Published on September 21st, 2012 | by Tom Fortune0
Review: Ruby Sparks
With all of the action and sci-fi I have been accustomed to recently, sometimes it is nice to change it up. And with Wes Anderson’s brilliant Moonrise Kingdom, I though my thirst had been quenched, heck I saw it twice just to make sure. However one film stood out as a must see, the concept being the leading force for my motivation. Ruby Sparks is different, sometimes a film just needs to be a tad different. Creating the love of your life from thin air using purely the keys on your typewriter, sounds like an idea poised for success. Luckily Ruby Sparks hits the mark.
Calvin Weir-Fields is a genius novelist who begins to type a new novel on his manual typewriter about Ruby, his dream girl. He can’t believe his eyes, because the next day, Ruby becomes a real person, and they begin to have a beautiful relationship together. If the relationship isn’t perfect, all Calvin has to do is simply type the words on the page and Ruby’s actions change to what he needs. Now that is a lot of responsibility, surely more than any person could handle. When everything goes wrong, how do you react?
Ruby Sparks is a beautifully scripted film which is apt with it’s narrative revolving around fiction. It is a stunning debut script from first time feature writer Zoe Kazan, who also plays the lead Ruby. Kazan who has appeared on episodes of Bored to Death as well as Josh Radnor’s Happythankyoumoreplease (which I absolutely loved), shows talent beyond her years in writing something that is as equally funny as it is dramatically rich. From the build up with it’s light-hearted first 60 minutes eventually culminating in a scene that leaves you on the edge of your seat, Ruby Sparks is mature. It was to be expected as this isn’t your classic romantic-comedy, but still the film is refreshingly surprising in how it handles the idea of being able to create a person out of thin air.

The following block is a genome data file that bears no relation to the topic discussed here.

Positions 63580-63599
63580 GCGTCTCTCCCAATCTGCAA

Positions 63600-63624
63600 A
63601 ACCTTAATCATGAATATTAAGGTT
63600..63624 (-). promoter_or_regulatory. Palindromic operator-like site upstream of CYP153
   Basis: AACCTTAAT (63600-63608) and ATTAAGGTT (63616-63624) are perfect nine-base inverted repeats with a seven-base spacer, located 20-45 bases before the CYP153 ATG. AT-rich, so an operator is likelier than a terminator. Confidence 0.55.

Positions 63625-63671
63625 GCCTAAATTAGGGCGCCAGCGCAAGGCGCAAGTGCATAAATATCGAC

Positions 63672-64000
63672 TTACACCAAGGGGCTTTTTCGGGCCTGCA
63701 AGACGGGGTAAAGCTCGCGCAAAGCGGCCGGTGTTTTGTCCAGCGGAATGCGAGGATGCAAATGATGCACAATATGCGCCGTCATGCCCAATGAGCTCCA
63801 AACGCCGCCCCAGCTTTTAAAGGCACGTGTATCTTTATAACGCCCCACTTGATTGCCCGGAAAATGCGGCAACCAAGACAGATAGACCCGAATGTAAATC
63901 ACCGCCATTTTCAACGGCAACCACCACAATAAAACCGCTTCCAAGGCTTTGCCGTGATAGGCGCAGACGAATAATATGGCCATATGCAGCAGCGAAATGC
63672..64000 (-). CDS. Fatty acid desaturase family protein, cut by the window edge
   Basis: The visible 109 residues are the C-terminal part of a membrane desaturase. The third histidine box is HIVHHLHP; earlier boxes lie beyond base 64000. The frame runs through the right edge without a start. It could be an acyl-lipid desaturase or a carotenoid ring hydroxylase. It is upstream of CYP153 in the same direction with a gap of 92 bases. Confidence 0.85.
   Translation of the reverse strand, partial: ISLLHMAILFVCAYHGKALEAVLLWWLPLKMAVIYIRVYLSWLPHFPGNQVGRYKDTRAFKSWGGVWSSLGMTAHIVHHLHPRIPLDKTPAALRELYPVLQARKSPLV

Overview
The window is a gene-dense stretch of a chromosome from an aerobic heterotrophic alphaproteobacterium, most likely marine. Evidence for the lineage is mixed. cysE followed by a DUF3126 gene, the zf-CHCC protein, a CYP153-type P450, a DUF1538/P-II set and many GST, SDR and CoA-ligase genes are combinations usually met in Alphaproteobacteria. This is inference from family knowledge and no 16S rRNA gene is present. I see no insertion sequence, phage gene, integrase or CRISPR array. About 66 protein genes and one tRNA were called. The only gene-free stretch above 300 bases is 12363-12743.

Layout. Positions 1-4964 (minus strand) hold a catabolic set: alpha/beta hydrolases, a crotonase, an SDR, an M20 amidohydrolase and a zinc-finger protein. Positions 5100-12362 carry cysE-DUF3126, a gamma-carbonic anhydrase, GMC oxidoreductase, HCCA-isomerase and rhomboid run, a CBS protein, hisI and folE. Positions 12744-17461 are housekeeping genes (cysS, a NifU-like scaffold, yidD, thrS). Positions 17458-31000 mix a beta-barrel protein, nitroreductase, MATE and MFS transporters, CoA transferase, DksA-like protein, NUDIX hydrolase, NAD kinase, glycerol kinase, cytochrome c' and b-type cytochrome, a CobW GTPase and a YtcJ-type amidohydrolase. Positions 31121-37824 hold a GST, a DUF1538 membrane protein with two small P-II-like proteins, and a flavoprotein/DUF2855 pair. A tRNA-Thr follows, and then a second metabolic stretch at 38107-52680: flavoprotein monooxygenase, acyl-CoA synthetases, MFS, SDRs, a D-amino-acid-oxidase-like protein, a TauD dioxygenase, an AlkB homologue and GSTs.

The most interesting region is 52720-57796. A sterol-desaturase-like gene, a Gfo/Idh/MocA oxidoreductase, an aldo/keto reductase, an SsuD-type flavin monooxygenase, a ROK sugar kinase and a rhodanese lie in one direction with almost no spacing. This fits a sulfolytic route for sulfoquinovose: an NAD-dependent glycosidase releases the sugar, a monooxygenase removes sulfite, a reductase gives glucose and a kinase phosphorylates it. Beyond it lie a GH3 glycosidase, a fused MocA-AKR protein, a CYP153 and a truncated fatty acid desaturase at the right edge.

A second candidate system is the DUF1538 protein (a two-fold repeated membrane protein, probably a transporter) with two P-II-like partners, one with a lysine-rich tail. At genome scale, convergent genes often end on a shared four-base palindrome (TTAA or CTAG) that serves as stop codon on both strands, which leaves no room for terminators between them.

The cast of Kazan, Paul Dano, Chris Messina, Anette Benning as well as Antonio Banderas shows the films assurity in itself and who it is targeted at. It is not an all-star cast, yet this entire cast has at one point or another been largely in the spotlight. Banderas a seasoned professional, I mean he was Zorro for god sake. And then there is Benning, nominated for 4 oscars, who can really play anything, including her spiritually at home Gertrude in the film. Combined with the fresh up and coming leads, the cast is robust and it shows throughout the full 104 minutes.
Ruby Sparks is a gem. With all the talent on display not only within it’s writing and cast but also with Little Miss Sunshine directors Jonathan Dayton and Valerie Faris, the film is exciting in so many ways. The art of the crafted rom-com is still alive and well and with more sure to come from the mind of Zoe Kazan, the film industry should be excited. Ruby Sparks may not be what you expect, and that is only a good thing. This film’s appeal will not be constricted to gender or age, anyone can find the value of Ruby Sparks. One of the dark horses for my Top Ten this year.